The possibilities of applications-embedded networking are transformative across capital markets, including equities and commodities exchanges, market data providers, high-frequency trading, risk management, insurance, and credit card processors.
Ensuring the predictability and consistency of order routing and execution especially as the industry shifts to hyper-contextual trading is critical to attracting and retaining customers. Firms can achieve a significant performance advantage by integrating these core applications directly into the data switching fabric, allowing a host of contextual information to be weighed with every trade. With applications-embedded networking, firms will have the speed and power to process billions of messages every second.
Applications-embedded networking is also ideal for the aggregation of compression of market data feeds. Financial information providers and exchanges handle hundreds of data feeds, with the size of feeds growing by leaps and bounds every year.
Risk analytics is another area where firms can use applications-embedded networking to gain an edge. The demands on risk analytics have grown exponentially, driven by new products as well as by an onslaught of regulatory requirements. Firms may need to consider tens of thousands of factors in an instant. With so much at stake, even small improvements in risk management models can have a big payoff. Performing these complex calculations over massive data sets either in real-time or on-demand requires an ultra-high-performance data center infrastructure. And applications-embedded networking can deliver.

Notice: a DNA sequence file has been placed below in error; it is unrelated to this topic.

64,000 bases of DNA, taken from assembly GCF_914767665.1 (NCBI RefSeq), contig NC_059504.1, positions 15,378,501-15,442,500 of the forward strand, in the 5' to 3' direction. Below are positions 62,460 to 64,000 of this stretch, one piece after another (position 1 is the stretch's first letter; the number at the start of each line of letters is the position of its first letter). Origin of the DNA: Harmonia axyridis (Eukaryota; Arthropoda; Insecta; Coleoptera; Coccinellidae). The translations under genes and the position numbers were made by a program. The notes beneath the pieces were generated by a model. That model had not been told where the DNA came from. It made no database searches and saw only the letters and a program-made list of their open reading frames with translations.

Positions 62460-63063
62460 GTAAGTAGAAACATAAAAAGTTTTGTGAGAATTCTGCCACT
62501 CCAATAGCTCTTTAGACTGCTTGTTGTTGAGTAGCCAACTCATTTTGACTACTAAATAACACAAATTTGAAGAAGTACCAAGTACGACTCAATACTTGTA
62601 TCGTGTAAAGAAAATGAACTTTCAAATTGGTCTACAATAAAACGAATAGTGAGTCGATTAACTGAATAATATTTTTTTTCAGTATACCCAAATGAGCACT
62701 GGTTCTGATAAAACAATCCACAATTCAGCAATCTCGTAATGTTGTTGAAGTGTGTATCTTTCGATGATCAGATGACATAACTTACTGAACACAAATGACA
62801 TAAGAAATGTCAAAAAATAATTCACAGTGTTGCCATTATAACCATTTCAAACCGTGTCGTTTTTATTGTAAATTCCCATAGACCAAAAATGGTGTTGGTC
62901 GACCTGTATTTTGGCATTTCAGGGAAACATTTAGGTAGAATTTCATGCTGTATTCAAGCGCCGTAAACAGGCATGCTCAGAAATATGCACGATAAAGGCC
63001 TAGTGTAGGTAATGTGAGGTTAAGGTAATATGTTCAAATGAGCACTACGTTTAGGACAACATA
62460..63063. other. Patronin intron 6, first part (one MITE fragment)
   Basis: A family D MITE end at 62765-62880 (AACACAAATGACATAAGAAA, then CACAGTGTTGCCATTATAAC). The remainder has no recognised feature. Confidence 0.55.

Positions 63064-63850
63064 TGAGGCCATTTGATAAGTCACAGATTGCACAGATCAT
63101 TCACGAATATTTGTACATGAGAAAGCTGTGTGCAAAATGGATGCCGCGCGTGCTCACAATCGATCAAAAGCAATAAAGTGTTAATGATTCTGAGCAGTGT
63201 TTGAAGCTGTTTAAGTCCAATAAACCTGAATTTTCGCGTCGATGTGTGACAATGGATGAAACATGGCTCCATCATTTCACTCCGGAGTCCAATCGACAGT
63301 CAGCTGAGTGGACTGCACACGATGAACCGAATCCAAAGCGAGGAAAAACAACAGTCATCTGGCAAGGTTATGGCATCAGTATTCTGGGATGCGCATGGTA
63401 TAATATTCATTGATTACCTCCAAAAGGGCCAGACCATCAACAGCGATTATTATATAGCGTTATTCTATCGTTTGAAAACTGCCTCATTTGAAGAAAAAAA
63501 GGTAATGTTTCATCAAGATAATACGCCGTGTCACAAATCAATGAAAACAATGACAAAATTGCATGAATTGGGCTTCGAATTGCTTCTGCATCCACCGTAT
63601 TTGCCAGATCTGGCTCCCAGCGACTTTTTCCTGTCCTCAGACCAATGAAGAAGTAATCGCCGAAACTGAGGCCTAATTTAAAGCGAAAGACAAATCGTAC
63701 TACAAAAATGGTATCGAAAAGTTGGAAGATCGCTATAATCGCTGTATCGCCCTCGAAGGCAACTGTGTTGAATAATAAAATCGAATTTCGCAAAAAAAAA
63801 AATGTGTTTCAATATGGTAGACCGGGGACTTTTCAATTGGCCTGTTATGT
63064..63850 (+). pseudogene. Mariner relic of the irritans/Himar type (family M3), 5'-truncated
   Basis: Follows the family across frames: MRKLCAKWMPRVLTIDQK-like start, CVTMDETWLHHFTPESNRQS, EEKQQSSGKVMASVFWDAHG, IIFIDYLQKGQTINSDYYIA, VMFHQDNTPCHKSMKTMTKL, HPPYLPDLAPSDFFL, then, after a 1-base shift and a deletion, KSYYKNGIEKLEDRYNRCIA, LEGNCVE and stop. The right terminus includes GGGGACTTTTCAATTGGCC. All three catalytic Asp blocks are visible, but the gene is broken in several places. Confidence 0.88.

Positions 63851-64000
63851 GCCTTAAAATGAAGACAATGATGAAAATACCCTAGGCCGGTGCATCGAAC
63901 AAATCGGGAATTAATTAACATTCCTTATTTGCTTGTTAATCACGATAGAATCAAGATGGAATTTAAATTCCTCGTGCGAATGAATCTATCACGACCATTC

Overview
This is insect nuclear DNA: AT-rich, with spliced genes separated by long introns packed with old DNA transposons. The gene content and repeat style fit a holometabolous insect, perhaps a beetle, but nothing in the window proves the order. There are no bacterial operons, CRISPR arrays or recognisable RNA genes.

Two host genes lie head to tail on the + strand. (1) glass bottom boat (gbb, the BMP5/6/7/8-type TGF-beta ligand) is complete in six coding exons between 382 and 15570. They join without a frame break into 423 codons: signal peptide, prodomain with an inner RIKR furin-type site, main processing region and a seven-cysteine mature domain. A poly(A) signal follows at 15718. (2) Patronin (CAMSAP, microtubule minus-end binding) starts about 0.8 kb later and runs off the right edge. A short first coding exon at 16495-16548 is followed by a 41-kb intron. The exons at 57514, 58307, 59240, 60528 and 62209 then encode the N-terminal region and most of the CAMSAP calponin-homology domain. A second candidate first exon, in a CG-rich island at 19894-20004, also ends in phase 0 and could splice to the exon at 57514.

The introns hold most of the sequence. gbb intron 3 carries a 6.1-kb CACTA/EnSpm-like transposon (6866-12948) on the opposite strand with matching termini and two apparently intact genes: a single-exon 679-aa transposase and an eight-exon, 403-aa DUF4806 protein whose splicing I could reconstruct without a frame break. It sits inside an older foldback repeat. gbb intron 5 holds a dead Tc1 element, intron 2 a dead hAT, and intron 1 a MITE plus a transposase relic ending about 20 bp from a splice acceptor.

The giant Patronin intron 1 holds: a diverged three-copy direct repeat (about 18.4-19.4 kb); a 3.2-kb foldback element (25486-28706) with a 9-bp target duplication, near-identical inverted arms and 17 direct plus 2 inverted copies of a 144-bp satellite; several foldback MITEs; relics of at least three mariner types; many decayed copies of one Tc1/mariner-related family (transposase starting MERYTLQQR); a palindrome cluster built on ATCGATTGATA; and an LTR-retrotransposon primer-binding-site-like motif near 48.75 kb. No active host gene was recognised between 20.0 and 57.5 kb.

The race to zero latency is coming to an end, as high-frequency trading ebbs and ultra-low-latencies derived from silicon advancements level off. To gain an edge, firms must make trading decisions based on split-second analysis of mountains of data. And that requires a fresh approach a compute integrated, high-performance data center infrastructure that has both the brains and the brawn for today’s unforgiving market.